As the world of writing and publication continues to change in a world currently affected by evolving markets and globalism, many authors are seriously considering expanding their market through online publication. This endeavor can be advantageous for at least three reasons.
1. New Reading Audience
In a world where many members of the younger generations were reared in a world where the use of computers and the internet were as integral to daily life as eating and sleeping, it is not surprising to find that much of the populace prefers e-literature to traditional hard copy formats. Because this is the case, writers who are considering making use of online literary journals to showcase their work may be more inclined to do so upon realizing that many people will only read literature in e-forms. Therefore, publishing online greatly increases the likelihood that a writer can expand her or his readership and thereby increase their cultural and commercial power.
2. Growing Power and Prevalence of the Internet
That the internet will become a ubiquitous entity and generate increased online spending in the next twenty-five years is a substantive claim made plain through research conducted by Cicso and the Global Business Network. Therefore, in addition to advancing the idea that your online publications will probably catch the attention of people comprising the general non-reading populace in years to come, these statistics lend credence to the notion that even readers who prefer accessing literature through traditional print forms will be more likely to come across your work when it is published online. Ultimately then, the Cisco and GBN report inadvertently suggests that online publication can help you more effectively market yourself to the reading and non-reading public. Thus if you are already enjoying and profiting from the conventional print method of sharing your ideas with the world, you can simply supplement these practices with online publications to increase your visibility.
3. Opportunities For Speedy Publication
Many writers who have extensive experience with traditional publication know that the process can take a long time. This lengthy publication process can exist for numerous reasons, including the fact that some literary journals only print two or three editions each year. On the other hand, many online publishers of poetry and short stories make a practice of publishing accepted submissions on a weekly or monthly basis. Some-such as Visceral Uterus-have a tendency to publish several times a week. Thus the speed with which many online journals display accepted content can greatly decrease the time it takes for your work to become visible to the reading public. This fact is especially advantageous for writers interested in rapidly expanding their readership and revenue-earning potential.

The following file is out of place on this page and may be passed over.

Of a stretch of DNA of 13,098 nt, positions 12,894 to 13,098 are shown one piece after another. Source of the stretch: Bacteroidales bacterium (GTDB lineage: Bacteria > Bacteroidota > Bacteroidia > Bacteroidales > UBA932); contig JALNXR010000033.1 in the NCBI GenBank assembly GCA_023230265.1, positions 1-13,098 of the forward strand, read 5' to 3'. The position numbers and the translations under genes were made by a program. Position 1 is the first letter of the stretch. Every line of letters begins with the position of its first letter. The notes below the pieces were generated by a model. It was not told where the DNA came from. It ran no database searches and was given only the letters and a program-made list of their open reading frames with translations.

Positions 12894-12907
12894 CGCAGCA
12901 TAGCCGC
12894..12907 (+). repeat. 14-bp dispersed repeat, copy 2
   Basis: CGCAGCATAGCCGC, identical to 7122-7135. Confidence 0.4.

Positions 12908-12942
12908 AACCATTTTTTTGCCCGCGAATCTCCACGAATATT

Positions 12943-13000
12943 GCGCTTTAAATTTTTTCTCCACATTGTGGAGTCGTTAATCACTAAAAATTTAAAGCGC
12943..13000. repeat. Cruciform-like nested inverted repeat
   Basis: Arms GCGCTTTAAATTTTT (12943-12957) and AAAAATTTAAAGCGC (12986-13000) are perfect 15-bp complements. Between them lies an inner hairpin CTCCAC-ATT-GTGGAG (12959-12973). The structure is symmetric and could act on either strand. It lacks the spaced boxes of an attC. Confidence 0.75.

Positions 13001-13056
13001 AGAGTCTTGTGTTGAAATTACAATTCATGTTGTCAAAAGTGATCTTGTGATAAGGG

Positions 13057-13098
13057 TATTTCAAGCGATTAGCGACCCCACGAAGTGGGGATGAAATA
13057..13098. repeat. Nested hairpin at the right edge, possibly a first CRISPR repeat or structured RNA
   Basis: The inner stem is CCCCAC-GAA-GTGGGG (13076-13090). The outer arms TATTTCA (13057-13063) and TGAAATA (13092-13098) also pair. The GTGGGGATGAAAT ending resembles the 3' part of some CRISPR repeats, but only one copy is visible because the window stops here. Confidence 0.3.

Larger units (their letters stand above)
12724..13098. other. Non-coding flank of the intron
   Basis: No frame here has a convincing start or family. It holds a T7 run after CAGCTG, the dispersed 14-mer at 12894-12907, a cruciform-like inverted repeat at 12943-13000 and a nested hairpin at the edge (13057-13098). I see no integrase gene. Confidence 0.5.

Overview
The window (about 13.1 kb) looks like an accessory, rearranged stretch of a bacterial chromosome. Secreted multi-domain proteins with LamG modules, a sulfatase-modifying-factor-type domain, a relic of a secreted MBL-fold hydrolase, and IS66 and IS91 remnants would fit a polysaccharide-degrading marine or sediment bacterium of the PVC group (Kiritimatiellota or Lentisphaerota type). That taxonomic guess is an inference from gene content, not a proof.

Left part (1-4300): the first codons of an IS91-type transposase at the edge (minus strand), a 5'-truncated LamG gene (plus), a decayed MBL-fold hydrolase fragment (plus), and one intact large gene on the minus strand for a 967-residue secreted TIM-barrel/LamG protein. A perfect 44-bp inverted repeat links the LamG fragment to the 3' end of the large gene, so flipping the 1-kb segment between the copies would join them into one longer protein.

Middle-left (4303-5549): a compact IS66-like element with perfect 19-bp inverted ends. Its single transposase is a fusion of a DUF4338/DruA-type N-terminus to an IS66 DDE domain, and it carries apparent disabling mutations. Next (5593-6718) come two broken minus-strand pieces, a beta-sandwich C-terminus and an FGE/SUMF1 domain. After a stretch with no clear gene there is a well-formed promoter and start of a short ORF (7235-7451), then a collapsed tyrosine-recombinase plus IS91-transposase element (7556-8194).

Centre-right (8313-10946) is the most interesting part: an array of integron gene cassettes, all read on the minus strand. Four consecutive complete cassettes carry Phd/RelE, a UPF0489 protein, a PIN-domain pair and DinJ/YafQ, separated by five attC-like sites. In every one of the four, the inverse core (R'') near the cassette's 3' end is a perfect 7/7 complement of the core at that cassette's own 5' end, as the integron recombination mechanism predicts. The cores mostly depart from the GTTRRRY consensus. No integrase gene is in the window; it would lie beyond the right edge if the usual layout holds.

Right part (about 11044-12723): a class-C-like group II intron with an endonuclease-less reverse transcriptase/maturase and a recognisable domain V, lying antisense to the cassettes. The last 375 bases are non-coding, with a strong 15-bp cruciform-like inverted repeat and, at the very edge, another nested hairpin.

My own experience with internet-based publication has been profoundly positive. I began taking the concept seriously in the fall of 2011. Within just a few months of submitting my poems and short stories to various online literary journals, I received acceptances from at least eight editors and four pieces have already been published. Additionally, most of the editors I’ve spoken with throughout the online publication process send and respond to e-mails rather quickly. This can make the process of talking about the work in discussion faster and less frustrating. For example, if the submitting writer notes a grammatical error or conceptual flaw in a submitted piece and communicates the fact through e-mail the night before the journal prints its next edition, the mistake can likely be corrected if the editor receives the e-mail notification in time. Moreover, mistakes that are not discerned prior to online publication are much easier to correct than those being published in print format. Editors and HTML experts can simply go into the published journal and make changes that are almost instantaneously visible to readers. When grammatical or textual errors surface in printed mediums, however, editors tend to simply make a notation of the mistake in the publication’s next printed edition. Thus, in a certain sense, the error is never really corrected. Not so with many online journals who opt to immediately perform surgery on flawed writing such that the current edition of the publication is error-free.
Clearly, the world of online publication can pose challenges for writers accustomed to the traditional form of printing. Yet the rewards-speedy publication and an expanding readership-make the extra effort both advantageous and appropriate for writers serious about success.
Jocelyn Crawley holds a B.A. in English and Religious Studies. Her work has appeared in Jerry Jazz Musician, Nailpolish Stories, Visceral Uterus, Dead Beats and Haggard and Halloo. Other stories are forthcoming in Faces of Feminism, Four and Twenty, and Calliope. Her first novel, Erudition, is currently available at Amazon.com. Additionally, her undergraduate honors thesis can be viewed in the GSU library’s digital archives.